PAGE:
answers from Atlanta on

HI P.,

My husband had insomnia since he was a teenager. It's not stress and there are no known reasons for it. I give him a supplement called RestEZ that helps him sleep and sleep restfully with no grogginess. It is primarily valerian root but it is a blend of other things as well. Not all supplements are created equal!

He did everything you did PLUS the acupuncture and it still was not relieved until the RestEZ. Sorry you're dealing with this and wish I had more suggestions.




answers from San Francisco on

Hi P.,

I have also been suffering from non-situational insomnia for more than 20 years and I'm happy to share some of the things that work for me.

You mentioned having tried a variety of herbs and prescribed meds like valerian, melatonin and Ambian. I've tried all three of those and none of them ever worked for me either (in fact Ambian actually made it worse). I have had remarkable success with a prescribed medication called Trazadone, as well as kava kava (not a long term solution due to possible liver damage. I've been on Trazadone for more than 10 years and have experienced zero negative side effects.

In addition to the more emergency solution of medications, I've found yoga to be a great tool for helping me become more aware of the activity level in my mind and to help sooth and still my thought processes in general. I would also recommend exploring workshops for yogic breathing exercises as these are continually helpful for me.

Lastly, I suggest you look into hypnosis. Maybe therapist are qualified practitioners. In truth I found hypnosis to be somewhat less effective as a long term solution than yoga and breath work, but I still the relaxation techniques I learned there to be useful tools for long term insomnia management.

Good Luck!!




answers from Indianapolis on

Have you tried Bach to Sleep remedy? It's a homeopathic bach flower remedy. Google it or try a local natural vitamin or food store.



answers from Boston on

The New York Times is doing a whole series on insomnia and they just recently had a piece on light therapy that looked really interesting. I think it was in there sometime last week. I don't have this problem, so I can't say it works for sure, but I think it would at least be looking in to, given that it's totally noninvasive. Good luck. I know when I had insomnia during my pregnancy it was the worst - I can't imagine it long term.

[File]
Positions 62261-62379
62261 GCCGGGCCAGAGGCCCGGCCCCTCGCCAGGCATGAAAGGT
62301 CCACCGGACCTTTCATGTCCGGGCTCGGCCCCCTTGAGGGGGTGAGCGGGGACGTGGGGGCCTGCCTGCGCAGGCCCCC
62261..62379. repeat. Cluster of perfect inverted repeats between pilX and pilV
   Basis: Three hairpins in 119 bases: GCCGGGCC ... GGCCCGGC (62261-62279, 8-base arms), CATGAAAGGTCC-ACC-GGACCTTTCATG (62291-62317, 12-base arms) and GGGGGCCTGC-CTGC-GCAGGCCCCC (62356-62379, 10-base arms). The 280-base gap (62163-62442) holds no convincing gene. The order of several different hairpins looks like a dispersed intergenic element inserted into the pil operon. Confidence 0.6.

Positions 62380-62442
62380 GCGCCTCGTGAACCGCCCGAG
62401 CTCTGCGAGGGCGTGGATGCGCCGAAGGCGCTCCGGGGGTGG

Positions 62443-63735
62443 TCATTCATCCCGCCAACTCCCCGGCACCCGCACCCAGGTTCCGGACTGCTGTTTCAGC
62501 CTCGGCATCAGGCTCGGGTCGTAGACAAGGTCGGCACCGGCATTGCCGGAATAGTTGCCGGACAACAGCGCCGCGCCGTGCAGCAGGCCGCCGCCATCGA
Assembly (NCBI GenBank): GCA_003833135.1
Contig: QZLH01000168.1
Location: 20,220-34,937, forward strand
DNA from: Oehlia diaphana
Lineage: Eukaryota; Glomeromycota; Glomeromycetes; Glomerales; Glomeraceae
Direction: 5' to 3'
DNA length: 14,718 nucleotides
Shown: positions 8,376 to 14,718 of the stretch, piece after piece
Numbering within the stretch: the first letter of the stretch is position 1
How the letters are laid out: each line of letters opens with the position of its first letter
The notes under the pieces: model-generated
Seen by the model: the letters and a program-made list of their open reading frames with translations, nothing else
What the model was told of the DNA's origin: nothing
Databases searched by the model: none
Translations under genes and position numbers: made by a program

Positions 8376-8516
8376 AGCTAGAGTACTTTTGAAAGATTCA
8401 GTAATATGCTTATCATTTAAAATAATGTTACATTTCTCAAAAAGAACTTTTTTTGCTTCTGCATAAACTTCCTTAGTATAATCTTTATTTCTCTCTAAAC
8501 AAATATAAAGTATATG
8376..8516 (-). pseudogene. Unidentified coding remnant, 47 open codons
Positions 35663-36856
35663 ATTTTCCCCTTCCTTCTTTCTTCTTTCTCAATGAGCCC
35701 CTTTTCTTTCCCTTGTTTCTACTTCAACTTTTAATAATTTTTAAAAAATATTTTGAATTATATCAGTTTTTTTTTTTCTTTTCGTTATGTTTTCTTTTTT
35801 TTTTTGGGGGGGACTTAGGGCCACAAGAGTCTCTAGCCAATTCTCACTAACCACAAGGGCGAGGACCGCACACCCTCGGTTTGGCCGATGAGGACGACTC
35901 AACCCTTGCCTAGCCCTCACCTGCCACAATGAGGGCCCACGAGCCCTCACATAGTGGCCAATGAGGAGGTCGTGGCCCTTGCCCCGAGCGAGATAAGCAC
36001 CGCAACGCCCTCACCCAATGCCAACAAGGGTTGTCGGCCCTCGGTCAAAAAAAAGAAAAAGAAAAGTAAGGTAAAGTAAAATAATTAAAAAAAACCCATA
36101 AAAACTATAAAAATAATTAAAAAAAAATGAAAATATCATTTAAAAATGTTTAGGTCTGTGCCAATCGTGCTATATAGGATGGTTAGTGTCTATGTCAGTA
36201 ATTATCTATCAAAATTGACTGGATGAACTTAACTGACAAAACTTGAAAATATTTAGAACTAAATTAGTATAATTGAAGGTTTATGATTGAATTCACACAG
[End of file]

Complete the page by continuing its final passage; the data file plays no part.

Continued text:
answers from Denver on

Have you been tested for sleep disorders?

I know from personal experience that if the brain is afraid that you will, for example, stop breathing in your sleep, it is extremely reluctant to allow you to go to sleep. The mind races, there's always something you can't stop thinking about, and you get less and less sleep at night. It seems like it's made up of many other problems, and you try a million things like meds to get to sleep, but really it is the reptile part of your brain being afraid you will die in your sleep and thus keeping you awake.

If you have insurance, it's worth doing the test to find out for sure. The first pass for most testing is just to tape something to a finger for the night and see what your oxygen saturation levels do overnight in your own home, in most cases. It is easy, then they pick up the device and analyze the data and see if you're oxygen levels are dropping. If so they will order a full sleep study.

This might not be your problem, but it certainly sounds like you've tried most other options and this one, if it is going on, can make gigantic amounts of difference if you get a CPAP machine and mask that really works for you. If it becomes relevant and you don't have very very tiny nostrils, I personally find the nostril masks much easier to sleep with than the other kind which tip and leak into my eye and other such problems more often.